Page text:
15/06/2006 - 15/07/2006
Written by John Patrick Shanley
Directed by Steven Ray
Set against the backdrop of a Bronx Catholic school in 1964, DOUBT is the story of a strong-minded woman faced with a difficult decision. Should she voice concerns about one of her male colleagues, even if she’s not entirely certain of the truth?
This incredible play is a hard, gritty look at the complexities of human behaviour. It will leave you gasping at its twists and turns as it grapples for truth in life’s murky shadows.
Sister Aloysious - Donogh Rees
Father Flynn - Simon Ferry
Sister James - Angela Green
Mrs Muller - Tanea Heke
Production Manager - Shelley Irwin
Costume Design - Ian Harman
Set Design - Brian King
Set Construction - Harvey Taylor & Dean Wright
Lighting Design - Natasha James
Stage Manager - John Lepper
1hr 50min, incl. interval
Review by John Smythe 24th Jun 2006
Following the doubts I expressed about Centrepoint’s direction, or one particular director’s approach, concerning The Fundraiser (reviewed 30 April 2006), it was a pleasure to join a full house – gathered on a freezing Friday night in the second week of their latest production – to appreciate a riveting piece of theatre.
The ingenious thing about John Patrick Shanley’s Doubt, directed by Steven Ray, is that it provokes post-performance discussion based on the very criteria the play interrogates. Was she right? Why? Was he guilty? How do we know? Was the outcome just or a crime in itself? What would we have done?
Human history is led by those who have the courage of their convictions, be they great visionaries or despotic dictators. Without convictions we would be lawless. And warless. But how do we balance our desire – our need – for certainty against that crucial cornerstone of justice: beyond reasonable doubt? In essence, the play asks: what is ‘truth’ and how can we be sure of it?
It is 1964, the year after President Kennedy’s assassination, and the setting is a Catholic junior school in the Bronx, attached to a rectory and church. By placing his play in a space bound by faith, education and justice, Shanley generates a compelling eternal triangle of debate that reaches well beyond the particulars of this scenario.
Father Flynn (Simon Ferry), a sermonising priest institutionally privileged and protected by a male Catholic hierarchy, constantly wrestles with the complexities of faith, doubt, certainty, intolerance and what it really means to be a man. He also coaches basketball, has long fingernails and a sweet tooth and uses a ballpoint pen. And he offers special protection to a 12 year-old boy, the school’s first and only Afro-American pupil, whose father is a different kind of man …
Sister Aloysious (Donogh Rees), the highly principled school principal, is gripped by a growing belief that – like the existence of God itself – gains self-fulfilling credence as evidence appears to mount. She distrusts the intrusion of secular values in education and ballpoint pens, and thrives on her fear-engendered authority. Having been married and lost her husband in the war, her concerns cannot easily be attributed to ignorance or fear of the unknown, although little learning could well be a dangerous thing.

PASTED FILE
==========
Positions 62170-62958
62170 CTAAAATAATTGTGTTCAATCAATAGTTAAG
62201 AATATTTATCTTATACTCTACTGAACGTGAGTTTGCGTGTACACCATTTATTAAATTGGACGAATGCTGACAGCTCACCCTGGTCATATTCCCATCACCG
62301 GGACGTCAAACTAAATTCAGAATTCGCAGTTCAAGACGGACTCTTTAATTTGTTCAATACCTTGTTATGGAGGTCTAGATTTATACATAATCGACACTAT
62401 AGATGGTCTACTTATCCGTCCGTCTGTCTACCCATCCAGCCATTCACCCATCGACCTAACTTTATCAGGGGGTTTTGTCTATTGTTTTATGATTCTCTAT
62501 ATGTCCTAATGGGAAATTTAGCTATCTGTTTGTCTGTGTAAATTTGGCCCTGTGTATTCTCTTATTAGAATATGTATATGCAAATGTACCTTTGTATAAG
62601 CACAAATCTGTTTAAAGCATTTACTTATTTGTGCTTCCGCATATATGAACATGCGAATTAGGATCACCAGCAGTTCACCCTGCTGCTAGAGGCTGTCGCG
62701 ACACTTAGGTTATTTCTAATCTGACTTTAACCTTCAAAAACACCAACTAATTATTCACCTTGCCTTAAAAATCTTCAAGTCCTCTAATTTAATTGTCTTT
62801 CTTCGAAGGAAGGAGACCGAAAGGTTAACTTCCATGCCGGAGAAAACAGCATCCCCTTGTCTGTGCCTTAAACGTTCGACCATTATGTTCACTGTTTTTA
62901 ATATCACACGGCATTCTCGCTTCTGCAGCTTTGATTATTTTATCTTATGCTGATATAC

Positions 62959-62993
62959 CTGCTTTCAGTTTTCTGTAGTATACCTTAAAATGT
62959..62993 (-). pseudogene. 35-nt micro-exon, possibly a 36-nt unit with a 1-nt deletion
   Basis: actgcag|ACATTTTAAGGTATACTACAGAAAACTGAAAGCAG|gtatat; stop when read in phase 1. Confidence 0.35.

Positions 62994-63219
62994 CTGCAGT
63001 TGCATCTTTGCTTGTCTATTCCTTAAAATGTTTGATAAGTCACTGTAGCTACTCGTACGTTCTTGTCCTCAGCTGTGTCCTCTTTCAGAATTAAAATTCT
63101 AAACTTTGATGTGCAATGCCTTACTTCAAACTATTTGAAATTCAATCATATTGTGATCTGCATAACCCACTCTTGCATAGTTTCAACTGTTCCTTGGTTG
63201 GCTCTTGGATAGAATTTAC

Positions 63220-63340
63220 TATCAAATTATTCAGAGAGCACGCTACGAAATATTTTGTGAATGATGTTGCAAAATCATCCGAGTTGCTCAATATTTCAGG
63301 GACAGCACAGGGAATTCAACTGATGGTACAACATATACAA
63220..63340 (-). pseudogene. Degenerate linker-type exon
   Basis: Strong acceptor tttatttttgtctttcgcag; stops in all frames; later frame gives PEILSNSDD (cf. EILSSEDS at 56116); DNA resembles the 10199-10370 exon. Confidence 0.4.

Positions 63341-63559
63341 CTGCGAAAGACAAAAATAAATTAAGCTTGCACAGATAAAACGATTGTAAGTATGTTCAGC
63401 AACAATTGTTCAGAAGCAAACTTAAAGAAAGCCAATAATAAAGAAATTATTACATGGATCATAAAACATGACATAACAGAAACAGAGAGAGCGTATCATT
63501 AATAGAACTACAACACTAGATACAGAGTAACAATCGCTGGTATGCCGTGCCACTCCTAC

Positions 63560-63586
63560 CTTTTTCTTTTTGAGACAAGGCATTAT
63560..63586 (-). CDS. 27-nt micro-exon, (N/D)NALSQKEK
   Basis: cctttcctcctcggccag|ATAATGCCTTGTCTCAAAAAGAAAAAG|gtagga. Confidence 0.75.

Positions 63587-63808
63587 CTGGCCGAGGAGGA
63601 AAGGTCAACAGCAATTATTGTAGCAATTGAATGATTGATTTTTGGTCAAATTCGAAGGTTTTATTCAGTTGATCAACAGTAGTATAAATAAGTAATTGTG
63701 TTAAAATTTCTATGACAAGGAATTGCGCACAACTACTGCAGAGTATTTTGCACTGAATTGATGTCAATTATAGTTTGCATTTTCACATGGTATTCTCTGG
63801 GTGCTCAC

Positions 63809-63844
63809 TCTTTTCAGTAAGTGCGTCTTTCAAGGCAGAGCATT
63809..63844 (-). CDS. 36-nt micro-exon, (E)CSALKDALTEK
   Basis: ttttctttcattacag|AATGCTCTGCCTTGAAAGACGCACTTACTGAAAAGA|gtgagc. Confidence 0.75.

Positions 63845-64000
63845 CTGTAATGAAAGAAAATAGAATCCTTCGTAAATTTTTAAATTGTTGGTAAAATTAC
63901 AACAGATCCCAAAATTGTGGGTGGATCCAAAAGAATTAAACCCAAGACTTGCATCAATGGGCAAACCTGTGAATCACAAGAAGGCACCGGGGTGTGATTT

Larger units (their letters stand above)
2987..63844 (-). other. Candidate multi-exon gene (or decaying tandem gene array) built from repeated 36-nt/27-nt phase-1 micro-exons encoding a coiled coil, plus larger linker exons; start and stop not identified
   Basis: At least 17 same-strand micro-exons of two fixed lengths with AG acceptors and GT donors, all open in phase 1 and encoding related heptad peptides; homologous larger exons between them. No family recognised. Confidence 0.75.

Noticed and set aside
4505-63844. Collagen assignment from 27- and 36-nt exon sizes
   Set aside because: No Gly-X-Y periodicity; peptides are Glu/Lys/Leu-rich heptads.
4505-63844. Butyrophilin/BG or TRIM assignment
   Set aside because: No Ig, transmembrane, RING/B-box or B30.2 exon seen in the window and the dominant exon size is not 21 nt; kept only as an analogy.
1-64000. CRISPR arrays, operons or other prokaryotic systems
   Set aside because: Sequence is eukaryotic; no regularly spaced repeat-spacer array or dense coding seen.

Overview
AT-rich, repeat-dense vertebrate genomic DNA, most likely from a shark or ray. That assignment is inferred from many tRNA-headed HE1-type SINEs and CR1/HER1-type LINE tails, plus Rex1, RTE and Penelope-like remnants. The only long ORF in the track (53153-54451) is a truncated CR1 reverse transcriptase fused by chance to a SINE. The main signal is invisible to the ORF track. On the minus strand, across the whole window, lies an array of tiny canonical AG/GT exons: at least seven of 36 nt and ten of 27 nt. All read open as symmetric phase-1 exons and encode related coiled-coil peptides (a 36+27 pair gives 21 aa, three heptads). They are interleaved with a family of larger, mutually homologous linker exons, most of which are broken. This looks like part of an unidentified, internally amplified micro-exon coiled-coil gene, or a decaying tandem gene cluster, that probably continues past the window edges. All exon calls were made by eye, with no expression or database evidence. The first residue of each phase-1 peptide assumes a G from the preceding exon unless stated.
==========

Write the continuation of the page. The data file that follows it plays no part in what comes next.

The bright-eyed Sister James (Angela Green) has an enthusiasm for teaching in general and history in particular that is fated to be tarnished by experience. While her innocence may be as equally and oppositely admirable as the ‘healthy cynicism’ of her superior, it could also be dangerous given the proposition that sexual predators may be perpetrating perversions under the perpetual protection of a closed and unaccountable system.
Coming into the story from ‘the real world’ is Mrs Muller (Tanea Heke), mother of the boy in question, whose pragmatism brings a whole new dimension to the judgements we make – and judge we will, because that’s what human’s do.
Under Steven Ray’s direction the cast is careful not to pre-judge their characters, to the extent that they sometimes come across as little more than clear and articulate mouthpieces for the different viewpoints, carefully orchestrated to increase their intensity and modulate their voices for maximum theatrical effect.
The exception is Angela Green’s Sister James, whose visible fallibility and vulnerability is integral to the plot. Her simple humanity makes is especially easy to empathise with her. And maybe that’s the intention.
Maybe it’s part of the point that the others are playing out roles, in costume, in the theatre of life, and any sense that they are not being entirely honest – that at certain, or uncertain, moments they are ‘acting out’ their socio-political positions – is entirely appropriate.
Certainly Shanley is sparse with the back-stories, leaving the foundations of the characters’ emotional and psychological dispositions and motivations up to our own imaginations – which is very much to the point. Even so, I couldn’t help wondering whether the central ‘argument’ really would have been compromised if the actors had taken more time and space to flesh out their characters with humanising behavioural idiosyncrasies.
That said, there is no doubt that this production – in Brian King’s sparse traverse set lit by Natasha James, with costumes designed by Ian Harman – delivers the goods when it comes to stimulating debate.
I came out of it quite certain I knew where the truth lay, only to find that my companion felt the opposite, with equal conviction. The conversation that followed added immeasurably to the whole experience.
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